Kiva 196 E. Pearson St., Chicago; 312/840-8120. From the second I was greeted by a chipper receptionist with some kind of receiver on her head, I realized that Kiva isn't your standard-issue day spa. "Nobody who wanders through the door is left to flounder," says an employee, explaining the electronic headgear that tracks arrivals in the two-story, 6,700-square-foot retreat. But it's not a bad place to lose yourself. To my left was Nourishments, a café serving healthful meals. Part apothecary, part outré gift shop, the spa store is like no other: check out the Ayurvedic potions, unusual teas, libido enhancers, and dog vitamins. And if a single treatment defines this combination spa and hair salon, it is the seductive customized exfoliation, a runaway favorite at $55.
Greenhouse Day Spa 5560 W. Lovers Lane, Dallas; 214/654-9800. Long a favorite destination for Southern belles in need of serious pampering, the luxurious Greenhouse in Arlington has branched out. Last year, Greenhouse day spas made their debuts in nine cities, and the owners continue to fine-tune an already stellar program with laser and oxygen treatments. Rooms stay solidly booked because of newfangled therapies like ear candling, a favorite of Star Jones when she visits Dallas. As the sassy lawyer from The View describes it, "They stick a hollow linen candle in your ear and light it. Like a vacuum, it sucks out all the wax and pollen. It doesn't hurt; actually, it's very relaxing." (I tried it and, surprisingly, I could hear better afterward.) In my hometown, Houston, my favorite Greenhouse beauty secret is Korean-born Euncha, who gives a mood-altering facial ($70) and then serves tea in a delightful ceremony.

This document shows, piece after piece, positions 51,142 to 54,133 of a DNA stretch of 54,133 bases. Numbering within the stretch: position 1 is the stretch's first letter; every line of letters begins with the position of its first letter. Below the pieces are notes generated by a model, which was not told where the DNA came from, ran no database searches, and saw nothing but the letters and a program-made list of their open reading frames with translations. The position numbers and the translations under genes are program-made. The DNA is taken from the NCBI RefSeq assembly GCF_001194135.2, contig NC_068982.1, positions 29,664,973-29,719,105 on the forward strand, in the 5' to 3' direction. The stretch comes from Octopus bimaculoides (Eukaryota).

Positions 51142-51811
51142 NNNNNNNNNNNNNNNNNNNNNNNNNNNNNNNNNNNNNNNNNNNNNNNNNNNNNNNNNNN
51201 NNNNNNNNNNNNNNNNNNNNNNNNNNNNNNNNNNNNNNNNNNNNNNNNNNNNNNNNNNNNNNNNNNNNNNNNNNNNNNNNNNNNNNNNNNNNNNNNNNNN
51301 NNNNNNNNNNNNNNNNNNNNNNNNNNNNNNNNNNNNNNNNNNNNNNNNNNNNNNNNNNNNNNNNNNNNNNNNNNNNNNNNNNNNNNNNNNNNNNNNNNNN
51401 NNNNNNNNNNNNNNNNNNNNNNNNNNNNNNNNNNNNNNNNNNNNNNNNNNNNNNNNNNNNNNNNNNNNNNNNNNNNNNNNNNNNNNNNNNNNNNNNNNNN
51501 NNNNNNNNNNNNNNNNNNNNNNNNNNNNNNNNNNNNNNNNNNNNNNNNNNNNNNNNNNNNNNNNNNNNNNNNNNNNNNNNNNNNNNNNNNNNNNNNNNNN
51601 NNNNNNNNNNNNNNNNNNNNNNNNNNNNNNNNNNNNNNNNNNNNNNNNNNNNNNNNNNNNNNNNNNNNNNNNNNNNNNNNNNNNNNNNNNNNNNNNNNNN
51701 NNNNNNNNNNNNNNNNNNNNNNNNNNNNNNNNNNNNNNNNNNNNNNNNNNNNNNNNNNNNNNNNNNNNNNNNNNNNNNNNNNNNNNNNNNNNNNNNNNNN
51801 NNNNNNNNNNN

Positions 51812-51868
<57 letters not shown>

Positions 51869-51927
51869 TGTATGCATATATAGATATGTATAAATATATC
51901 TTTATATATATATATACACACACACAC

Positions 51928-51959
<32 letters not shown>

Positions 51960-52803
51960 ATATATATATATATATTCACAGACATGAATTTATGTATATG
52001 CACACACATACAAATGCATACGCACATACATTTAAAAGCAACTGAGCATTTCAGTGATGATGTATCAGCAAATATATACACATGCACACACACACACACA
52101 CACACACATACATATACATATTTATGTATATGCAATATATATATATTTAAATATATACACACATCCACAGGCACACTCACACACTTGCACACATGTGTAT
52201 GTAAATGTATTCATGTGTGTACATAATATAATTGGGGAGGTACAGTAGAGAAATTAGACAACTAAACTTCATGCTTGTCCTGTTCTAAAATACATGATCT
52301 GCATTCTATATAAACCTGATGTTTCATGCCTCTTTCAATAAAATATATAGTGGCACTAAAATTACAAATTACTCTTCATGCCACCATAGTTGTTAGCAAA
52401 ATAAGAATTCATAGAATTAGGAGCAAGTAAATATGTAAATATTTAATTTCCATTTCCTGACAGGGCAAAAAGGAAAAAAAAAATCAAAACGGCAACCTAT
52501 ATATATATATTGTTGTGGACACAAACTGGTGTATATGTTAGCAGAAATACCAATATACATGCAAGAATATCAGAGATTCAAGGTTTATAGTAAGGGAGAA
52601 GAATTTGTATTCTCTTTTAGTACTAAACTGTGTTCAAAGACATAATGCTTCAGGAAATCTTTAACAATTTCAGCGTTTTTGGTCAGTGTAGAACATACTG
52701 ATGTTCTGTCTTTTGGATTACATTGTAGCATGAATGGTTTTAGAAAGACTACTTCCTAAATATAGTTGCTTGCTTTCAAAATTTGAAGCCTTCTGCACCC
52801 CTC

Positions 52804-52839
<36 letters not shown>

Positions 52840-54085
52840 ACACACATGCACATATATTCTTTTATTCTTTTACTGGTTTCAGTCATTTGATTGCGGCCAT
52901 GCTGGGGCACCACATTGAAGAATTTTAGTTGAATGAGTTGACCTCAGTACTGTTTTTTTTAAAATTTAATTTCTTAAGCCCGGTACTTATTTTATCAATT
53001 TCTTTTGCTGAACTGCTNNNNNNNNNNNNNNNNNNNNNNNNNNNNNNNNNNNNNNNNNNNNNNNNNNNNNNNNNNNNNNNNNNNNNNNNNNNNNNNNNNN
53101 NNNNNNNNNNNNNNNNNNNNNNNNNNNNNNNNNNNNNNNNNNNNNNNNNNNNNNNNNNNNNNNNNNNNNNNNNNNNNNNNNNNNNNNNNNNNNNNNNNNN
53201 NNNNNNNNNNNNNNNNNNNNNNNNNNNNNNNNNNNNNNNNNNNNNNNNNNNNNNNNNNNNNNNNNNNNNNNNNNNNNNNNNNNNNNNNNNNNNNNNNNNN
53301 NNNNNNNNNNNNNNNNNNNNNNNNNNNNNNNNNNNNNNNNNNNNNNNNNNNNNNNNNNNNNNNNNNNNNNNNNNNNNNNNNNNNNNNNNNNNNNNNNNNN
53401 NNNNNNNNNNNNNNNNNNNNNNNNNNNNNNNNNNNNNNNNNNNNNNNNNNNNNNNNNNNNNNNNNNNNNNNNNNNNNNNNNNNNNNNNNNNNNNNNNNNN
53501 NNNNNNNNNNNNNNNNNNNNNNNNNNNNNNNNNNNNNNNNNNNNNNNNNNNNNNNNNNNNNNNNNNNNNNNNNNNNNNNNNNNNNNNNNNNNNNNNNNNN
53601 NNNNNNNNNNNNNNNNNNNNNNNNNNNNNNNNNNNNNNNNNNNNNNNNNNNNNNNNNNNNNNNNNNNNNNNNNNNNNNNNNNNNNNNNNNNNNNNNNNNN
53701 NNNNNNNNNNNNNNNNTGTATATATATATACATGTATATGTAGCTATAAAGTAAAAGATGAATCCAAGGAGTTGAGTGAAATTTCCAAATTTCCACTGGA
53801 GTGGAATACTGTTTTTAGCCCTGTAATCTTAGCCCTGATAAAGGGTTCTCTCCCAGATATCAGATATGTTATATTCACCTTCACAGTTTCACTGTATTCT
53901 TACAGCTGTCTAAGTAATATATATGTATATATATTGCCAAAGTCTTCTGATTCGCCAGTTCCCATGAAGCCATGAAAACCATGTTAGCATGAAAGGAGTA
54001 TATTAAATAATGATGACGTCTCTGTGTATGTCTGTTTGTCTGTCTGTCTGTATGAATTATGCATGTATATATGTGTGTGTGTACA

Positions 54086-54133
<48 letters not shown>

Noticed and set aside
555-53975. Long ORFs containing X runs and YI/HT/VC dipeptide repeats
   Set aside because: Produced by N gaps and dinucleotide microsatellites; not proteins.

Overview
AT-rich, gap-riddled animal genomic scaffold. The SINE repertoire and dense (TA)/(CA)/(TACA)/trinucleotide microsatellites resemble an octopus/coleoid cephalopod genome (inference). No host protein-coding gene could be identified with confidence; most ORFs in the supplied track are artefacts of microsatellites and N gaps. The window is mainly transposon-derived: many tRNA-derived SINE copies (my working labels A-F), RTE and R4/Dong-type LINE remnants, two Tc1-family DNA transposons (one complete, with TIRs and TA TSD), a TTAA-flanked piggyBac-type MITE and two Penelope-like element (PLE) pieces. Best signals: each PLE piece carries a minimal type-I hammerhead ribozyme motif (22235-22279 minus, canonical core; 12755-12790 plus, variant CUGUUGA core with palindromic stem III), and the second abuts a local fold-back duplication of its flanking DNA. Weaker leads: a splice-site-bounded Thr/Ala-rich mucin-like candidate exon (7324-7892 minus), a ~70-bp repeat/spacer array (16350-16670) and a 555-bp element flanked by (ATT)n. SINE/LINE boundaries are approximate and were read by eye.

Brea Sanctuary d'Sante 3637 W. Alabama Blvd., Suite 235, Houston; 713/622-7722. When could I submit to this Houston spa's famed one-hour, 45-minute treatment?"In two months," was the receptionist's answer. Brea Pope built her business around an intoxicating offering called the Cure, and in her funky day spa, men and women fork over $103 for the treatment. When I finally got my turn, I entered a sensual, candlelit room with a waterfall. Brea, who has been in the business for 21 years, whipped up a cocktail of seaweed, algae, and spirulina, "perfect food for the skin," she says. She added pulverized flaxseed, herbs, and seawater to the natural concoctions that are manufactured in her husband's lab, then chose a mix of aromatherapy oils to match my mood. "If you're having a bad day, I use lavender and chamomile." In addition to a delicious facial, Brea bathes clients' feet in warm water infused with essential oils, then massages legs, feet, hands, arms, and back, rubbing from the scalp all the way to the tailbone. It doesn't get any better than this.